Colleges and universities: Florida Memorial University has reportedly suffered a ransomware attack by the group INC Ransom. South Florida’s only historically black college or university has not issued a statement, but INC Ranson has posted scans of passports, Social Security numbers and contracts that appear to be from the school. INC Ransom has a history of leaking sensitive and personal documents if its demands are not met. Miami Times. Research expenditures at the State University System reached $2.94 billion for the 2022-2023 academic year, which is more than $400 million higher than the year before, the Board of Governors announced last week. Gainesville Sun. One of the University of South Florida students who went on a hunger strike March 18 to protest the school’s investments in companies that support Israel in its war in Gaza was briefly hospitalized late last week. USF Oracle.

A question of pronouns: Arguments were heard Friday in the state’s request to dismiss a lawsuit challenging a Florida law that restricts how educators can use pronouns in schools. It says school employees “may not provide to a student his or her preferred personal title or pronouns if such preferred personal title or pronouns do not correspond to his or her sex (at birth).” A transgender Hillsborough teacher and a nonbinary educator was fired from Florida Virtual School brought the suit, claiming the law violates the teachers’ First Amendment rights and a federal civil rights law. Chief U.S. District Judge Mark Walker said he would “do my best to get out an order as quickly as possible.” News Service of Florida.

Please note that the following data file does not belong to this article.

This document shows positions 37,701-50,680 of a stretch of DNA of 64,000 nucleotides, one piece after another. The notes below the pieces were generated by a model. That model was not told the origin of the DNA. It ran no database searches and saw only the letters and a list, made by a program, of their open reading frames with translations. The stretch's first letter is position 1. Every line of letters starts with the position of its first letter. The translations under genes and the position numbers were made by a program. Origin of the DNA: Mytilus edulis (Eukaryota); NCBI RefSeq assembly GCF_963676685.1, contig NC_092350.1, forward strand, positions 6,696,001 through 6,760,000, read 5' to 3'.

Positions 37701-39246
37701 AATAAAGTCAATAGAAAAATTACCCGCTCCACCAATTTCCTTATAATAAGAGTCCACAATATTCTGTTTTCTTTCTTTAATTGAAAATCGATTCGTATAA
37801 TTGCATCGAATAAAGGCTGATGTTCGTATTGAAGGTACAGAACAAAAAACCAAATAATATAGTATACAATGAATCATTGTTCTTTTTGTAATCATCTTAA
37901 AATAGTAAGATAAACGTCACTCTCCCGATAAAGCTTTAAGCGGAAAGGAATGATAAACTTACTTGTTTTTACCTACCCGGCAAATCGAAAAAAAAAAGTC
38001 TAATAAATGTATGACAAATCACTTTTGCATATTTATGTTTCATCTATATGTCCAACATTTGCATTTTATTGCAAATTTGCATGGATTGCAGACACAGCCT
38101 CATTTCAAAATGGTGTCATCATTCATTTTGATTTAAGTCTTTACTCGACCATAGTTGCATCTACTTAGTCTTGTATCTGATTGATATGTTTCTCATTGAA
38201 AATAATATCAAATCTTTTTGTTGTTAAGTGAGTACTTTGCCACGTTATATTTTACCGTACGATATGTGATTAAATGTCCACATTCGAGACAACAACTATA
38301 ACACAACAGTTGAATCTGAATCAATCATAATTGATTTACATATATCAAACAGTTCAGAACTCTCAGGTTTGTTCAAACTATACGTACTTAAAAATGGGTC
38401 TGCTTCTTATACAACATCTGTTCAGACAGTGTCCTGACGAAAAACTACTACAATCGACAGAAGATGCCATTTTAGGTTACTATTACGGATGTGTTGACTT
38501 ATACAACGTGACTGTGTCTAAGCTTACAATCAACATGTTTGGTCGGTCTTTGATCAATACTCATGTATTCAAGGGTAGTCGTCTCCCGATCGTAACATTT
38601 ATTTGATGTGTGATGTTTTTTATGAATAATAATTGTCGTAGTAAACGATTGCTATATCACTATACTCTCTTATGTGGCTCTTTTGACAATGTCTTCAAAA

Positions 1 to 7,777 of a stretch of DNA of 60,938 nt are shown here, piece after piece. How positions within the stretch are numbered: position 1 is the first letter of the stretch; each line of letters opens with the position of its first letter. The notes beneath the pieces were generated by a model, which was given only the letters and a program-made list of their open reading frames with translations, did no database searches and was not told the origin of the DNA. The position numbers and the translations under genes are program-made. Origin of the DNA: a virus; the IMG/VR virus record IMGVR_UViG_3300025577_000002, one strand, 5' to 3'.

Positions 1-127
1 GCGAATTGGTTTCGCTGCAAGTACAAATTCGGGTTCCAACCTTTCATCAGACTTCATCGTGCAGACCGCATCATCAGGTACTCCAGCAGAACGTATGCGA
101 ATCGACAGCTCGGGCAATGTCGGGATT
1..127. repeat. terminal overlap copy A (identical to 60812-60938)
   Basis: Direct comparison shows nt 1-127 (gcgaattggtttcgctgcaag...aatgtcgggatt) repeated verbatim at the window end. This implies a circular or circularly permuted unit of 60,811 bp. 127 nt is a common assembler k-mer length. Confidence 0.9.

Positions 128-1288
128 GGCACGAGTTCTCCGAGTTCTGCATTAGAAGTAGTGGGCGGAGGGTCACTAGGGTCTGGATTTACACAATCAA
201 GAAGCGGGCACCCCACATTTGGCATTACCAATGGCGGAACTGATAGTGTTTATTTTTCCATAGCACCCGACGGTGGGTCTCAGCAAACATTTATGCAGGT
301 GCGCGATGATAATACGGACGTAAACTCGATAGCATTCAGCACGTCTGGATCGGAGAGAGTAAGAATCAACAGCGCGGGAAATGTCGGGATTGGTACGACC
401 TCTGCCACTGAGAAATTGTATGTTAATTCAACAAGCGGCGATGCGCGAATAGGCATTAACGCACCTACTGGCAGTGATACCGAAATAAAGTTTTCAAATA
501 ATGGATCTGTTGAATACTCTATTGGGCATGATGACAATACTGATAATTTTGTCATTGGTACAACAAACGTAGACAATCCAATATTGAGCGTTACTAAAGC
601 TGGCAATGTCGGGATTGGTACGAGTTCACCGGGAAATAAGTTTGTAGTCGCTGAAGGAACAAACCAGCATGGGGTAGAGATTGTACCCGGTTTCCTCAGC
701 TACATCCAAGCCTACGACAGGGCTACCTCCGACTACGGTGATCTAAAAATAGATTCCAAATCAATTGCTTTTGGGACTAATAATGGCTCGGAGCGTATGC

Florida book challenges: Thirty-three attempts were made in 2023 to ban or restrict 2,672 books in Florida, most in the nation, according to a report issued last week by the American Library Association’s Group for Intellectual Freedom. Almost half the challenges nationwide were of books dealing with LGBTQ+ or minority individuals and themes. Patch.

Around the nation: The solar eclipse April 8 offers U.S. schools a natural teaching moment that doesn’t come along often, and school officials have been planning for months to take full advantage. “We want them to leave here that day feeling they’re a very small part of a pretty magnificent planet that we live on, and world that we live in, and that there’s some real amazing things that we can experience in the natural world,” said Thomas Simon, superintendent of the Portville, N.Y., school district. Associated Press. Conservative lawmakers who are driving the push to allow chaplains in public schools say they are doing to because those religious leaders will act as a “rescue mission” for declining values in those schools. They argue that such a move would ease a youth mental health crisis, boost staff retention and help students who can’t afford or access religious schools. Associated Press.

Opinions on schools: We do students a disservice by now denying their exposure to the reality of systemic racism and the critical thinking it elicits. Dr. John W. Frank Jr., Florida Times-Union. It’s time for the Legislature to shift to a new budgetary priority that will attract great new teachers, keep the wonderful teachers we have, and supply them with the tools they need to do their jobs. R. Bruce Anderson, Lakeland Ledger.

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BY NextSteps staff